The growing importance of intellectual property (IP) in knowledge-based economies has generated concerns about the potential adverse effects of counterfeiting and piracy on governments, rights holders and consumers. A recent OECD study entitled The Economic Impact of Counterfeiting and Piracy attempted to quantify the scale of the effects due to these illicit activities. This study focused on the infringement, through counterfeiting and piracy, of trademarks, copyrights, patents and design rights, to the extent that they involved physical products.
Based on the framework developed in the study, this short report updates the quantitative results of that study by utilising more recent international trade statistics for the calendar years 2000 to 2007. This report does not, however, update the customs interception data on which the original framework was constructed and relies on the same, aggregated customs interception data (i.e. for 1999-2005). A methodological note describing the updating process in more detail is included in the full update report.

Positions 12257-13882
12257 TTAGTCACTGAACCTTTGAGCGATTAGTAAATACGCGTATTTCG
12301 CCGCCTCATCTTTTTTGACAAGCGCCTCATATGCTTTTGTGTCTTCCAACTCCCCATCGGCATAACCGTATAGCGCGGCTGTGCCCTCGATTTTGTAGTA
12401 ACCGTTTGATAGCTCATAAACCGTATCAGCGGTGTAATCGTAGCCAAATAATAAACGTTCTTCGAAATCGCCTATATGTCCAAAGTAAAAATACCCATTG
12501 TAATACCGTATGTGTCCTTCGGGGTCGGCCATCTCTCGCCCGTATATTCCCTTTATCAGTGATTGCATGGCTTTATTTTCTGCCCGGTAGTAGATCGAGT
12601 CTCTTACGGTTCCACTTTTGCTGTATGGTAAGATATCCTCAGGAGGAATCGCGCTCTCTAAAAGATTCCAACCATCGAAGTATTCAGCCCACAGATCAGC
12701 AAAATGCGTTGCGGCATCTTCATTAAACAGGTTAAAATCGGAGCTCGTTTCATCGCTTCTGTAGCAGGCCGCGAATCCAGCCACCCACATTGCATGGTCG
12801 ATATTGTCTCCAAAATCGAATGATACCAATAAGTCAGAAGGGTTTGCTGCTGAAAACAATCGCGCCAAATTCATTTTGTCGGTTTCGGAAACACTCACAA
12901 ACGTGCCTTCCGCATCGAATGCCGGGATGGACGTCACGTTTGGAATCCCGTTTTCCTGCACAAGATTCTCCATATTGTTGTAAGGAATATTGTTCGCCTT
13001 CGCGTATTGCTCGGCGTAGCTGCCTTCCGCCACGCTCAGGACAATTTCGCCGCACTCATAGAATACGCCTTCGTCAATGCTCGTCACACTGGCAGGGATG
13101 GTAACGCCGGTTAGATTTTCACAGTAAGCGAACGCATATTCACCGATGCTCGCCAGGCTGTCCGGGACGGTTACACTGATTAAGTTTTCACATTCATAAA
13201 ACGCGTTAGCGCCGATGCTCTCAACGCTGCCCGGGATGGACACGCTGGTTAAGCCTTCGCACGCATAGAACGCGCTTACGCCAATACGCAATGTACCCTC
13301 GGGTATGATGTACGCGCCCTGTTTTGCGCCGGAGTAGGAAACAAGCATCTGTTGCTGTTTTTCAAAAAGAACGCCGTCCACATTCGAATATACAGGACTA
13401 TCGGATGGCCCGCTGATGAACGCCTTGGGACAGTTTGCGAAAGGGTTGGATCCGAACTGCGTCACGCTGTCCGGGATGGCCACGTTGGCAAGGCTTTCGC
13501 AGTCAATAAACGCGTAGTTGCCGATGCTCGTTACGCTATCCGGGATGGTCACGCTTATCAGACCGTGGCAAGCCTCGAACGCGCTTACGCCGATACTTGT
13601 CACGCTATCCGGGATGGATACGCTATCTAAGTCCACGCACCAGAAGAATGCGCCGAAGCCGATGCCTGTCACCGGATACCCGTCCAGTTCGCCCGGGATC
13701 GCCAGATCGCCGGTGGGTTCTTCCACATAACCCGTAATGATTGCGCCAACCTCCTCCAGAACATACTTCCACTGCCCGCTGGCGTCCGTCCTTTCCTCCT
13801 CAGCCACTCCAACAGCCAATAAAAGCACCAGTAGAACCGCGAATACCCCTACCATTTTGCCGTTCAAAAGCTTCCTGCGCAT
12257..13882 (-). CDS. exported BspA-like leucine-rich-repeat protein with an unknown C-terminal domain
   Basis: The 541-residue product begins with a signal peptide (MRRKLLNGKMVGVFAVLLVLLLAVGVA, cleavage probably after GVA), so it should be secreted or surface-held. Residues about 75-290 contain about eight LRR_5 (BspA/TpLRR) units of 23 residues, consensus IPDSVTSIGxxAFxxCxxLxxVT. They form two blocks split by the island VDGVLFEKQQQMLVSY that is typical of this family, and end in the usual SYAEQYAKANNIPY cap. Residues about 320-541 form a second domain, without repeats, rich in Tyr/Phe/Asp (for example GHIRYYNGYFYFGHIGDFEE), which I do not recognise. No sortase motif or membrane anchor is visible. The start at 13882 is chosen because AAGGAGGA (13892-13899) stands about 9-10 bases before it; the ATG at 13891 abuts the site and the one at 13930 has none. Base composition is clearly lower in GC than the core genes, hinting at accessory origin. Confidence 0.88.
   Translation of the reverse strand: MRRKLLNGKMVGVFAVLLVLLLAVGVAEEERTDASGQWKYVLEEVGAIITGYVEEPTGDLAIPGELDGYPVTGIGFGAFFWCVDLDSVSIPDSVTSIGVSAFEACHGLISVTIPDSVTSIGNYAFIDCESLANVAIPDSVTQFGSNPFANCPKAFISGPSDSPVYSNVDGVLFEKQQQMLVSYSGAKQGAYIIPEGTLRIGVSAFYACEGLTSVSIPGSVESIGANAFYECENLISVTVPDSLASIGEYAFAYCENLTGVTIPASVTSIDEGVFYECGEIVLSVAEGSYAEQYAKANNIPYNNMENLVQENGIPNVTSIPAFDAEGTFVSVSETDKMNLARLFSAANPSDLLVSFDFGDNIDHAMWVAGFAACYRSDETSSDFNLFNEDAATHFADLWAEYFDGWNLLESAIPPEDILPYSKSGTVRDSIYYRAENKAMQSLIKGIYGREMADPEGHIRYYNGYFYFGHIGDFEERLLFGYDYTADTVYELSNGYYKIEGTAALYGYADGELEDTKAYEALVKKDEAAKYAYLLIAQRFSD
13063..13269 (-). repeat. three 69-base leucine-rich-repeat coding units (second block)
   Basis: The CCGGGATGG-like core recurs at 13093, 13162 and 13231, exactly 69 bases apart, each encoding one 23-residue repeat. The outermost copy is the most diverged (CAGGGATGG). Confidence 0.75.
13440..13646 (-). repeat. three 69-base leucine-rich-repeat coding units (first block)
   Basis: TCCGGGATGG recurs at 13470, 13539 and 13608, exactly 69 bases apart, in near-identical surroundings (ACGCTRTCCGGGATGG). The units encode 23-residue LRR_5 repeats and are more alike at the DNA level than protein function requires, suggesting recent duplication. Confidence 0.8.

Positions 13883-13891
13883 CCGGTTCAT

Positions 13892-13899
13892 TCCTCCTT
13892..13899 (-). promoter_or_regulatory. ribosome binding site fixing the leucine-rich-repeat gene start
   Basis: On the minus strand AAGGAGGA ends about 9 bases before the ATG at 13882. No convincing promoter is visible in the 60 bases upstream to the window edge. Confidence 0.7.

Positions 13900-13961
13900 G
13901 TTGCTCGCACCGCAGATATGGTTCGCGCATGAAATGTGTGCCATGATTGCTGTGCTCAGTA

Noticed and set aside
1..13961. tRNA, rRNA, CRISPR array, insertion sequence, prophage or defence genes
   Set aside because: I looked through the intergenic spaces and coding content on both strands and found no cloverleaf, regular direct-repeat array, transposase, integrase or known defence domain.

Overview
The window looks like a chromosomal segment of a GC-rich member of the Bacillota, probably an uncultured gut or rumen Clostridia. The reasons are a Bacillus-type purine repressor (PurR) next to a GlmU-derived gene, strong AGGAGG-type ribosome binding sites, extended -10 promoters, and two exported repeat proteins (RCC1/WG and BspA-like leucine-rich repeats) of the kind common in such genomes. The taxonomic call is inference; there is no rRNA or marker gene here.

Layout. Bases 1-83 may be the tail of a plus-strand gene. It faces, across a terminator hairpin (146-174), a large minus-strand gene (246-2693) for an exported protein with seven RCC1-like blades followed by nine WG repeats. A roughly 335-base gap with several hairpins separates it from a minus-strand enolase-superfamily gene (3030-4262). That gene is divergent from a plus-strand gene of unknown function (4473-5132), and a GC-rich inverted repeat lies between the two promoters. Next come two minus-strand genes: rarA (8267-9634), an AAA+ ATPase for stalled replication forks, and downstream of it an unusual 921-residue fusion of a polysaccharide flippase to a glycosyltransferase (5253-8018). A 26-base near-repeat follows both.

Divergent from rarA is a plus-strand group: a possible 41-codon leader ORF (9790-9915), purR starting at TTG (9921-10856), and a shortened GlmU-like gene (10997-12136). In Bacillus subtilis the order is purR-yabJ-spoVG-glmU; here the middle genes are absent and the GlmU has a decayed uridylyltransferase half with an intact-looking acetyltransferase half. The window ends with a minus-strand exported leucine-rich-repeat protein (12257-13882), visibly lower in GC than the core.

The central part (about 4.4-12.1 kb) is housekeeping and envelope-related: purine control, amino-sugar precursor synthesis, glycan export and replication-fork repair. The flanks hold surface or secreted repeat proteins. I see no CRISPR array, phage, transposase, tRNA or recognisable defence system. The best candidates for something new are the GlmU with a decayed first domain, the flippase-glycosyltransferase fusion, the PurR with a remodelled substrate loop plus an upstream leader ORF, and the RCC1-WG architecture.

The OECD study concluded that international trade in counterfeit and pirated goods could have accounted for up to USD 200 billion in 2005. The updated estimates, based on the growth and changing composition of trade between 2005 and 2007, suggest that counterfeit and pirated goods in international trade grew steadily over the period 2000-2007 and could amount to up to USD 250 billion in 2007 (see figure below). The share of counterfeit and pirated goods in world trade is also estimated to have increased from 1.85% in 2000 to 1.95% in 2007. As in the original study, these figures do not include domestically produced and consumed products, or non-tangible pirated digital products.
Evolution of trade in counterfeit and pirated products (upper limit)